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While tea tree oil can be applied to minor cuts and scrapes, use caution for more extensive areas of broken skin or areas affected by rashes not due to fungus. The oil may burn if it gets into the eyes, nose, mouth, or other tender areas. Some people have allergic reactions, including rashes and itching, when applying tea tree oil.27 For this reason, only a small amount should be applied when first using it.
In case reports, three young boys developed breast enlargement (gynecomastia) after repeated topical application of products that contained lavender oil and tea tree oil. The problem resolved after they stopped using the oils. While a cause–effect relationship was not conclusively proven, it was suggested by the fact that these oils have been found to have estrogen-like effects in test tube studies.28 Tea tree oil should never be swallowed, as it may cause nerve damage and other problems.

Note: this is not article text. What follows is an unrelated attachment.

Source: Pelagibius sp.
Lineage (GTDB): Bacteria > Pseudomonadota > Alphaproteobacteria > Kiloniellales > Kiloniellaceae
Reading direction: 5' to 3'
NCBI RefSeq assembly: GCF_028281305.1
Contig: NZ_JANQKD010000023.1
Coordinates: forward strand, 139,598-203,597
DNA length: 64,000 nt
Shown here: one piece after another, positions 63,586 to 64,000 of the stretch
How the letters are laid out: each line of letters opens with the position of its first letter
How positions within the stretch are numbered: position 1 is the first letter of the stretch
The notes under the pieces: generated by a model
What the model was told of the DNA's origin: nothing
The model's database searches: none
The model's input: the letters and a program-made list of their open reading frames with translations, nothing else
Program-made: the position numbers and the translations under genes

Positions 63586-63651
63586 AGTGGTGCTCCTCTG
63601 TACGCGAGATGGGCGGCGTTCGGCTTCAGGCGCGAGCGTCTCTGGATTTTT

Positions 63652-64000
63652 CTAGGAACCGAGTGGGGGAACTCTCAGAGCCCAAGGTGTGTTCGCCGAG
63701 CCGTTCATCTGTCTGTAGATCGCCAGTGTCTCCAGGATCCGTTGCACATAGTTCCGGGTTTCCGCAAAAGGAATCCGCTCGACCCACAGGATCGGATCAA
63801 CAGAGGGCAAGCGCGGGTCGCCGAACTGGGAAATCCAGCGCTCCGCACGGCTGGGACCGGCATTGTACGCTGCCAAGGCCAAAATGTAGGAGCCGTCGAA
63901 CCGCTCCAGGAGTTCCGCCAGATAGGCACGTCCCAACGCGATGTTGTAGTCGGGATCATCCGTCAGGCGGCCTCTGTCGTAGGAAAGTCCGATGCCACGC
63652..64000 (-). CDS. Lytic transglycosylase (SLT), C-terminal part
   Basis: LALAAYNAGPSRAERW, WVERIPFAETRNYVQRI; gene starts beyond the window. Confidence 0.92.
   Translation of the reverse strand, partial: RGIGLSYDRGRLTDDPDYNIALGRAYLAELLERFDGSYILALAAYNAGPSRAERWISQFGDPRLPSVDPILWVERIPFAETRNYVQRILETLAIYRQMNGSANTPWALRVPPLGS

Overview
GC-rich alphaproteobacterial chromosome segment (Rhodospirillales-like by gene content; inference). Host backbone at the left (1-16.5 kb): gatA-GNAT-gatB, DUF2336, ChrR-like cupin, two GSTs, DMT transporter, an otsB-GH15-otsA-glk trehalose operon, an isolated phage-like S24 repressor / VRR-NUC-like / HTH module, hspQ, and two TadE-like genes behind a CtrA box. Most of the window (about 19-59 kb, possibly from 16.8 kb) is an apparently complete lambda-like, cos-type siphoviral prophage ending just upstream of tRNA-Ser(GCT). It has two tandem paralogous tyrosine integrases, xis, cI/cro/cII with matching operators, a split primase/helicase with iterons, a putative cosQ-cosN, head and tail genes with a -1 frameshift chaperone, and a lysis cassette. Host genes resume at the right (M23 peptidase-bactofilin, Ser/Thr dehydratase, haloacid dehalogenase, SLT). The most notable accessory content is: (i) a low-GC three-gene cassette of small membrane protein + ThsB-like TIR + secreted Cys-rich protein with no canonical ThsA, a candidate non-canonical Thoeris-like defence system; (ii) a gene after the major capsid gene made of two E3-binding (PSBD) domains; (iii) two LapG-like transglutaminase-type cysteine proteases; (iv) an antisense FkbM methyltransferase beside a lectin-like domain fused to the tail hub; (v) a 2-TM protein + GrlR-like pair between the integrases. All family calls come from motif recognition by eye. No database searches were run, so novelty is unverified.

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The information presented in Aisle7 is for informational purposes only. It is based on scientific studies (human, animal, or in vitro), clinical experience, or traditional usage as cited in each article. The results reported may not necessarily occur in all individuals. Self-treatment is not recommended for life-threatening conditions that require medical treatment under a doctor's care. For many of the conditions discussed, treatment with prescription or over the counter medication is also available. Consult your doctor, practitioner, and/or pharmacist for any health problem and before using any supplements or before making any changes in prescribed medications. Information expires June 2015.